Literature / Book of Ruth
aka: Ruth

"For wherever you go, I will go; And wherever you lodge, I will lodge; Your people shall be my people, and your God, my God."
Ruth 1:16

A short story set in the time of the Book of Judges, detailing how Ruth, a Moabite widow, finds a new husband. That new husband, as it turns out, is a relative of her mother-in-law Naomi's husband, and part of the lineage that would produce King David (and, according to Christians, the Messiah and Savior Jesus Christ).

"For your tropes shall be my tropes"

  • Adaptation Expansion: The 1960 Hollywood version briefly shoehorns the basic elements of the Bible account into a new tale of espionage, child sacrifice, and escape from slavery.
  • Babies Ever After: The ending. And these are some pretty important babies too, since Ruth is the ancestor of David, and subsequently, an ancestor of Jesus.
  • Batman Gambit: How Boaz ensures he'll marry Ruth, and not the nearer kinsman redeemer. When bringing up the topic with him, Boaz mentions only the land to be reclaimed, and leaves out the detail about also marrying Ruth until the other redeemer agrees. Once the man hears about the sudden marriage detail, he promptly backs out for fear of endangering the ownership of his property.
  • Breather Episode: The previous book had Israel be invaded several times and its people turning wicked. Now it's time for the fluffy love story!
    • ...in the Christian ordering, anyway. In the Jewish canonical ordering, Ruth is with the other literary books, in a different section of the Bible than Judges.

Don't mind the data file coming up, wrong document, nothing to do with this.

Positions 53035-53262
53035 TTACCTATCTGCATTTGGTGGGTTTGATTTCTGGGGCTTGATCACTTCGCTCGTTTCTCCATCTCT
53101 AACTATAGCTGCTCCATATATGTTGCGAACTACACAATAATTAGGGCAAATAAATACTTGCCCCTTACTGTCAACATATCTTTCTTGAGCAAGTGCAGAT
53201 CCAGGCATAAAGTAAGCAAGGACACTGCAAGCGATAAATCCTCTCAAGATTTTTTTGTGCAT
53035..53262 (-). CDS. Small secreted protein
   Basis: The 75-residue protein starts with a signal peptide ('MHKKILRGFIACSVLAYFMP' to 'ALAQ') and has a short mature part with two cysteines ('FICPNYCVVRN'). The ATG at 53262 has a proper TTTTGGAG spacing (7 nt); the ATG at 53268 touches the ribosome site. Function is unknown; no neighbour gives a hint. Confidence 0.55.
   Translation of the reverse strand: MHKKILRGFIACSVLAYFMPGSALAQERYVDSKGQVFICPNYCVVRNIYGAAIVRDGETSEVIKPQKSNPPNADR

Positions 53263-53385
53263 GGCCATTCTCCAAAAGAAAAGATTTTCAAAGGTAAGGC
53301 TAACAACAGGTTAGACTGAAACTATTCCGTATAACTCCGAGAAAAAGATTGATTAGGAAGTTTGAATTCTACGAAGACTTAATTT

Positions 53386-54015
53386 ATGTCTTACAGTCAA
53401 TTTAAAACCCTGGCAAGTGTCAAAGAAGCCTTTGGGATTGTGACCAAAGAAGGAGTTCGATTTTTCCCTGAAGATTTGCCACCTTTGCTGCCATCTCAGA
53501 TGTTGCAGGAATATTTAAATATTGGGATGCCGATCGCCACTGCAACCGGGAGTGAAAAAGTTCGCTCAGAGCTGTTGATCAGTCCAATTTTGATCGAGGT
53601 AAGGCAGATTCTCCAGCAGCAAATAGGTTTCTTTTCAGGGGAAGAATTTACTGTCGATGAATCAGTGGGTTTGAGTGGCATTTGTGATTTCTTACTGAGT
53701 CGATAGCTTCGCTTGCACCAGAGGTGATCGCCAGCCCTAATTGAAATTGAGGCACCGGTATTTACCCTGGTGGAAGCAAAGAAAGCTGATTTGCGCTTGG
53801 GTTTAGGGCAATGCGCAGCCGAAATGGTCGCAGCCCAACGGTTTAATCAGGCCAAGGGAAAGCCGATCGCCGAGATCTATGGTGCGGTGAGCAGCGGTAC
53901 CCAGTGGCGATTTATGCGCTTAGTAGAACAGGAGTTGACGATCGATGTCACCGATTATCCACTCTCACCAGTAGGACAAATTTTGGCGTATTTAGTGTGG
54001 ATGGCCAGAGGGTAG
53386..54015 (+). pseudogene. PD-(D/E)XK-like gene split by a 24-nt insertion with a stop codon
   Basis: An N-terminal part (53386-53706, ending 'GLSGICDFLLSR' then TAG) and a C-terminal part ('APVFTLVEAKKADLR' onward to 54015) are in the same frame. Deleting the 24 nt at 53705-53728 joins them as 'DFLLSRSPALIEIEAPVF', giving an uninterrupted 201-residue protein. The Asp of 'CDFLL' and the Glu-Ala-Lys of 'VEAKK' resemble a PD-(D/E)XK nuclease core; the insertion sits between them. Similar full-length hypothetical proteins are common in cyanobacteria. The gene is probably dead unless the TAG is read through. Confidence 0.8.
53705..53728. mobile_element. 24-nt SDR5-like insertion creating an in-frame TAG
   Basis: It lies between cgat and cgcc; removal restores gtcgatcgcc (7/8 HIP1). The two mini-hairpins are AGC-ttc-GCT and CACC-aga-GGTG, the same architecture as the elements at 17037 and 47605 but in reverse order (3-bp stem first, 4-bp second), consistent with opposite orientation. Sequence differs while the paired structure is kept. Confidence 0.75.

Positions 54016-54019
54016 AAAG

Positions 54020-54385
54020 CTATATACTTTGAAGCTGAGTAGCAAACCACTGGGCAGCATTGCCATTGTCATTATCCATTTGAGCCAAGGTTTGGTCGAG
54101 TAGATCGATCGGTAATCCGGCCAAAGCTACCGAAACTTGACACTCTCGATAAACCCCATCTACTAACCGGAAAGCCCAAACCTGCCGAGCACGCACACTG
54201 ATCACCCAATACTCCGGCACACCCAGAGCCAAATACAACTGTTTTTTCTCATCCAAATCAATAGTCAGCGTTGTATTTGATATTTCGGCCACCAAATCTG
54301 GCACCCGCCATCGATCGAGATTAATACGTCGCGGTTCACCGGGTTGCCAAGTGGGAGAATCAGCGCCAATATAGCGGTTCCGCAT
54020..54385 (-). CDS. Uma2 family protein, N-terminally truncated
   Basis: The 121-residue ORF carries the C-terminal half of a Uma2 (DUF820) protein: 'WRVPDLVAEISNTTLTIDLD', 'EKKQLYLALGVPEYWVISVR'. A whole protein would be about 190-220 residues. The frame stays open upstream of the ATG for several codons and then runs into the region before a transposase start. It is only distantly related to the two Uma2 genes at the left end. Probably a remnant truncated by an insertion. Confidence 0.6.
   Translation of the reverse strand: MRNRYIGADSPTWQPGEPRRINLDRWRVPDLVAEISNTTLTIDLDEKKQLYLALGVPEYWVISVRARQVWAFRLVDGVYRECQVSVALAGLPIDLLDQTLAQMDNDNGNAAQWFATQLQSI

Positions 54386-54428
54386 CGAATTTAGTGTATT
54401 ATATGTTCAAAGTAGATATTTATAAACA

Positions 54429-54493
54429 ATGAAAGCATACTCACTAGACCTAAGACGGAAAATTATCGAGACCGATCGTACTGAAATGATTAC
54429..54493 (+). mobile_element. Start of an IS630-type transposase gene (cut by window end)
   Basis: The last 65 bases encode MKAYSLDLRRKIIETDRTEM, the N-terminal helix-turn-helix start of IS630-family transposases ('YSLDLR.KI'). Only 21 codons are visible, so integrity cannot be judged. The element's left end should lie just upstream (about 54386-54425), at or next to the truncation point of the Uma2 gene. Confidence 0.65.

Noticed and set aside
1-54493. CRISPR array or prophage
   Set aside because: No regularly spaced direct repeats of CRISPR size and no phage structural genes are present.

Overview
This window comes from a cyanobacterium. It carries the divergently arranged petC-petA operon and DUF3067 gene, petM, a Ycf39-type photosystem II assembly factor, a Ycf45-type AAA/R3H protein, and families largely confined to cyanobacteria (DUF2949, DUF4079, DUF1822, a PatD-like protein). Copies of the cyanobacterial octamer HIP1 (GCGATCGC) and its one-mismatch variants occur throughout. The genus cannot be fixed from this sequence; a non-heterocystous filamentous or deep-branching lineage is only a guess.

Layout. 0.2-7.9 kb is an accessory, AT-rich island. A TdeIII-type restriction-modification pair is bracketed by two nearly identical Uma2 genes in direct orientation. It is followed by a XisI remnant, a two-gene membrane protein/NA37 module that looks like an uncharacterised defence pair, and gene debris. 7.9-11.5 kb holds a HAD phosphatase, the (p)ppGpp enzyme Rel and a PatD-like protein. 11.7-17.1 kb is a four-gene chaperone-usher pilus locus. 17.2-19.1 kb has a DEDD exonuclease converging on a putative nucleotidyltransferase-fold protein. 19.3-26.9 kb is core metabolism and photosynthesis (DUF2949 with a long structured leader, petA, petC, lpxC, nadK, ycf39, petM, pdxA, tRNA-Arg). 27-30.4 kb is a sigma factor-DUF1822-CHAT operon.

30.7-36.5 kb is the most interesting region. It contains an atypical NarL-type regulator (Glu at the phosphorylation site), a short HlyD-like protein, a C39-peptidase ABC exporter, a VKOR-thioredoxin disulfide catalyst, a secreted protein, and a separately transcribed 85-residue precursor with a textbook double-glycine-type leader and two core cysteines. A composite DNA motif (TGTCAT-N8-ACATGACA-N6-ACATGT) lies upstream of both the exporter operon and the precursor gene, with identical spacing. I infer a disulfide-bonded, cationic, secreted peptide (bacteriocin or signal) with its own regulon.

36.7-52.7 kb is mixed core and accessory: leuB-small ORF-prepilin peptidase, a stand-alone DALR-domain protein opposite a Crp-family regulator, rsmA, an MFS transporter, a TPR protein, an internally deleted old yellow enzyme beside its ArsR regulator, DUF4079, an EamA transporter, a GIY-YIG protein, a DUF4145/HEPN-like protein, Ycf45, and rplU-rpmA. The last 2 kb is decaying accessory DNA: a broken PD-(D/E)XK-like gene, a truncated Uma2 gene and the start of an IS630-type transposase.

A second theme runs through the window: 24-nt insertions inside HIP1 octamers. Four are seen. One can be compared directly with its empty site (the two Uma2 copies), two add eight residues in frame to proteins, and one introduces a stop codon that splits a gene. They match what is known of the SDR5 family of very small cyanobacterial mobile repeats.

• Broken Bird: Naomi, Ruth's mother-in-law. When moving back to Israel, she tells the other women to not call her Naomi (meaning "pleasant") but Mara (meaning "bitter".) Luckily, her spirit recovers after Ruth's marriage and her gaining a grandson.
  • Chekhov's Gunman: It's only at the end of her story do we find out Ruth's significance; she's David's great-grandmother. And thus for Christians, the ancestor of Jesus.
  • Determined Widow: See quote
  • Get Thee to a Nunnery: The reference to Boaz’s feet may have meant more than his “feet.”
  • Getting Crap Past the Radar: The bit about Ruth uncovering Boaz's feet while he slept as part of getting him to marry her. Biblical scholars debate that Ruth did more than just expose Boaz's feet that night. But because this is the good romantic story in the Bible, Boaz puts a stop to it. He still lets her stay the night.
  • Heterosexual Life-Partners: Ruth and Naomi; Ruth even abandons her family and homeland to stay with her mother-in-law.
  • Hope Spot: A mostly bright and heartwarming tale, especially when contrasted with the violent and bleak Book of Judges.
  • Loophole Abuse: There's another relative who's more legally eligible to marry Ruth than Boaz is, and is keen to acquire the property that would come with the marriage. Boaz figures out a way around this by persuading him it would be bad for his estate.
  • Maligned Mixed Marriage: Averted (maybe). Despite laws about intermarriage, there is no explicit critique about either Chilion (Naomi's son) or Boaz marrying Ruth. However, in Chilion’s case, he dies, which some interpret as punishment for both leaving Israel and marrying a Moabite. In Boaz’s case, Ruth adopts the Israelite religion, so this is less of a problem.
  • The Matchmaker: Naomi schemes to get Ruth and Boaz together.
  • Matzo Fever: Ruth to the extreme!
  • May–December Romance: Boaz was much older than Ruth, and says as much. This does not deter her.